Why is Barron’s Banned From CNBC?

I give Barron’s grief whenever I think a columnist or magazine cover is wrong.

But even when some thing rubs me the wrong way, the rest of the magazine is usually filled with worthwhile content: Mike Santoli’s Streetwise, Randall Forsyth’s, credit writings, Michael Kahn’s Technician, The Trader Column, the various interviews, and of course, Alan Abelson. It has been a fixture of my weekend for as long as I have been in the business. I was thrilled to publish there last month.

If it wasn’t important, it wouldn’t be worth criticizing.

One of the things I enjoy has been the Monday morning CNBC segment called "The Barron’s Bounce," usually with Michael Santoli. It dawned on me that I hadn’t seen Mike on in sometime, so I started poking around. I was surprised to read via Gawker that ever since the Barron’s cover story looking into Jim Cramer’s track record (Shorting Cramer) in 2007, all Barron’s staffers have been unofficially banned from CNBC.

This decision serves neither CNBC nor its viewers. Legitimate analysis and criticism into anyone’s track record is encouraged. When I screw up — and I do, all too regularly — I expect to hear about it from readers. If Cramer’s nightly stock picks are under-performing, well, that is fair game for any critique.

Let me break ranks for a moment and say something nice about Jim Cramer’s show: The most positive aspect of it has been to teach many of the newbies who watch it some basic money management techniques. I’ve heard Jim discuss diversification, stop losses, the dangers of naked put writing, and other, rarely discussed issues. Yes, I have a hard time with the cult of personality that has evolved around the show, and some of the goofier aspects of the broadcast, but I am not the intended demographic of Mad Money.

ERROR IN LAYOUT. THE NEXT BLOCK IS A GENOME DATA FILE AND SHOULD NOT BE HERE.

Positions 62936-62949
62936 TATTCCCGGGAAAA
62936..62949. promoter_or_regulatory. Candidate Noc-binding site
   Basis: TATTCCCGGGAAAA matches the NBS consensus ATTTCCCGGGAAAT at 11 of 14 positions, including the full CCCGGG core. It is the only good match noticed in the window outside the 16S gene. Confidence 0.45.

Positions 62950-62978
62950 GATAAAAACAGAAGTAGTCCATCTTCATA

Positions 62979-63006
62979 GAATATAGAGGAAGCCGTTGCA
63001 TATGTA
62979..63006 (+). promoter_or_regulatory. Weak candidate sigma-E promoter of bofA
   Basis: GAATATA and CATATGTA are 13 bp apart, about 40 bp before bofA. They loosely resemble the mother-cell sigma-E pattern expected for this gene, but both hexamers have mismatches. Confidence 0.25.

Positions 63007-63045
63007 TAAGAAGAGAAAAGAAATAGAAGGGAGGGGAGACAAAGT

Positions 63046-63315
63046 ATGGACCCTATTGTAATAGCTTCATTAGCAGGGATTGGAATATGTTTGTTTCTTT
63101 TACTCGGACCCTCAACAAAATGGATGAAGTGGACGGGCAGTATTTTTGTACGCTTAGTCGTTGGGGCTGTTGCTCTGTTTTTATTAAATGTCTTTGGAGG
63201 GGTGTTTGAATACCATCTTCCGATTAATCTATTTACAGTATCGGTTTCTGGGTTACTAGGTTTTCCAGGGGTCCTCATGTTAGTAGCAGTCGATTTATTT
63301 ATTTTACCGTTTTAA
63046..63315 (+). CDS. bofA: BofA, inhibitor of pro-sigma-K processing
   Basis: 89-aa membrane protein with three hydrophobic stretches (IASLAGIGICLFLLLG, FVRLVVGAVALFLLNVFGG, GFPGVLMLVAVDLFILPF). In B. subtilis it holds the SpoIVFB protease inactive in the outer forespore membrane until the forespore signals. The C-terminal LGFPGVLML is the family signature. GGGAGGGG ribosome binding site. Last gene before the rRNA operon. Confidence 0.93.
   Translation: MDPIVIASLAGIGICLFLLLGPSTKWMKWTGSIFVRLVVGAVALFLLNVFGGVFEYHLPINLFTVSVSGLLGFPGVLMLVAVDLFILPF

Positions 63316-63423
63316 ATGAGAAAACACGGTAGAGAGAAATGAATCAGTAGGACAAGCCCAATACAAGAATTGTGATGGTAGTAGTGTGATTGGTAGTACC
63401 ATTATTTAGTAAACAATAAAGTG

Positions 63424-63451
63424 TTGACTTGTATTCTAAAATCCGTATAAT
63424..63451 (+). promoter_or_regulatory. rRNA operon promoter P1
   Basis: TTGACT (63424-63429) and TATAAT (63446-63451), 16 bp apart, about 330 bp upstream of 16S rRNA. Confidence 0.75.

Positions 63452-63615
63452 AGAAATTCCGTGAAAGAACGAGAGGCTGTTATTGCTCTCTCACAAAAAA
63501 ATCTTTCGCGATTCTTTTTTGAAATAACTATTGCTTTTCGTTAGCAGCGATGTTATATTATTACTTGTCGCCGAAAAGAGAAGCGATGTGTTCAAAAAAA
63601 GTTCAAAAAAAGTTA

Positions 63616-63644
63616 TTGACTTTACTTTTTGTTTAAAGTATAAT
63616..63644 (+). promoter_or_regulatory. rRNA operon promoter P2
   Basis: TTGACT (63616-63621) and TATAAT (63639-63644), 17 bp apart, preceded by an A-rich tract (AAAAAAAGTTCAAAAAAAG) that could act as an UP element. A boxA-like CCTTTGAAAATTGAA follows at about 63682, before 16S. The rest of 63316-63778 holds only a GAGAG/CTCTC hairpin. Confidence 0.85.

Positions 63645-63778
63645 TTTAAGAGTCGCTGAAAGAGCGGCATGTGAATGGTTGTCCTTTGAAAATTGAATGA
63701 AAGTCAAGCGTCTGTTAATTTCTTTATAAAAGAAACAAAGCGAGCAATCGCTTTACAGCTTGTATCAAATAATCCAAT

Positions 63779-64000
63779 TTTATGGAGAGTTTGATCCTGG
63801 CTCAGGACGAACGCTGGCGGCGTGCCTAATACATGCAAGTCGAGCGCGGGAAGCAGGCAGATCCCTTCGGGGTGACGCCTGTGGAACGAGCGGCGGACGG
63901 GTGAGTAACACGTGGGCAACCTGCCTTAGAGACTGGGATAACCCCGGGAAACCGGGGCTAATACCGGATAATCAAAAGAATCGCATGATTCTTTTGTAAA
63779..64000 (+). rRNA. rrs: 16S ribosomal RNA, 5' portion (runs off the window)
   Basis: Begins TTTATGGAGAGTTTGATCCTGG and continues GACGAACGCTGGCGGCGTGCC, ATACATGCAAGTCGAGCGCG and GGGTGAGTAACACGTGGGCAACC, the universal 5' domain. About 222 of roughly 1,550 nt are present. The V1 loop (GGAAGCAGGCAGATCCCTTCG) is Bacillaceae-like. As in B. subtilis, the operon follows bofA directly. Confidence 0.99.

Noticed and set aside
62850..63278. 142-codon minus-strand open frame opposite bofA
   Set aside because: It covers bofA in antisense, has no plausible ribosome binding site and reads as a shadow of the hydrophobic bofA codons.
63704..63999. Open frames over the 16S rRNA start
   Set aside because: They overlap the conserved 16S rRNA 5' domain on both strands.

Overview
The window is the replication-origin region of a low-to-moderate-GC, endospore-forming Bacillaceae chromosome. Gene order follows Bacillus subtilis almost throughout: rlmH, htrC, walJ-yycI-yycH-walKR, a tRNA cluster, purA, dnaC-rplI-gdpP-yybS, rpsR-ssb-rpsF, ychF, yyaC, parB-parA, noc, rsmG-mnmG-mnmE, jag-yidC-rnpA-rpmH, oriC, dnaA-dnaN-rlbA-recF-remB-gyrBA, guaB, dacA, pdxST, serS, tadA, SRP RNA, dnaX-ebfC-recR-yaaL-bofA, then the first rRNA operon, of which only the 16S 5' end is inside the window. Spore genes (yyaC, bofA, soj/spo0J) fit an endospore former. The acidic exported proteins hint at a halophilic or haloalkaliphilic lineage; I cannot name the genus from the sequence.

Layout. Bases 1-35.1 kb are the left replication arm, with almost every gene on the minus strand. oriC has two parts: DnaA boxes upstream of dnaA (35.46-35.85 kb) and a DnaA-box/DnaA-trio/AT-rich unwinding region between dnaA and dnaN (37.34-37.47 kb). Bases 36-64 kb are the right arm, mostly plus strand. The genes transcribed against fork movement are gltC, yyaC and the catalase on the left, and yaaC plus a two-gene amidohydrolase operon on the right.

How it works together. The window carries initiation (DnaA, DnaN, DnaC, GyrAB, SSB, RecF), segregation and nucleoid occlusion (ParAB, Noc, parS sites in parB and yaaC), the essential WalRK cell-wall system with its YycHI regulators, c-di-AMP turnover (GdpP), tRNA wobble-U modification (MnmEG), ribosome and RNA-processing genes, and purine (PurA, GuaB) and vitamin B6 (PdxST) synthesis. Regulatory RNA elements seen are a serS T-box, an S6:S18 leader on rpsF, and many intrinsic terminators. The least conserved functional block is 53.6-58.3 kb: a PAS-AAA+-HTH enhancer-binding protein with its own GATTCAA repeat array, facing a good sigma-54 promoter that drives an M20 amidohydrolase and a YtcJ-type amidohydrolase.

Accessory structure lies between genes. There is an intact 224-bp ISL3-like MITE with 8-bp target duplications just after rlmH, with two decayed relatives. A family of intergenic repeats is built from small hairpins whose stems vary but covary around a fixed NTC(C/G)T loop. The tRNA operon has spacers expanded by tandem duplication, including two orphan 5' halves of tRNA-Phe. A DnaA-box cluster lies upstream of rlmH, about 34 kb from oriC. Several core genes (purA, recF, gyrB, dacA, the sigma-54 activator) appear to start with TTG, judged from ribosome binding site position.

The bottom line is that there is a lot more to the show than Cramer’s picks. Besides, he is on 5 hours a week, and answers dozens a questions on 100s of stocks. No one can throw out that many responses to  that many trading ideas and perform any better than any large mutual fund.That’s just the math of discussing that many names.

I would urge CNBC to reconsider this Barron’s ban. If you don’t find the Barron’ content worthwhile, well that’s fine. But to respond to criticism in such a heavy handed way makes the network look thin skinned and petty.

Viewers deserve the best guests and viewpoints a network can wrestle up. I cannot see how this serves anyone’s interests — the viewers, Barron’s or CNBCs.

This is just one man’s opinion . . .


UPDATE : October 20, 2008 10:09 am

I wrote this piece last night, after emailing a few Barron’s staffers last week. I saw the NYT piece on the train in this morn, after my piece had posted.

Here is the link tot he Times:

Jim Cramer Retreats Along With the Dow

Note that the headline references Cramer’s mannerisms, not the ratings –w hich are up substantially.


Boo-yah! Barron’s is Shorting Cramer

A Memo Found in the Street (September 27, 2008)   


Jim Cramer, Untouchable

Shorting Cramer

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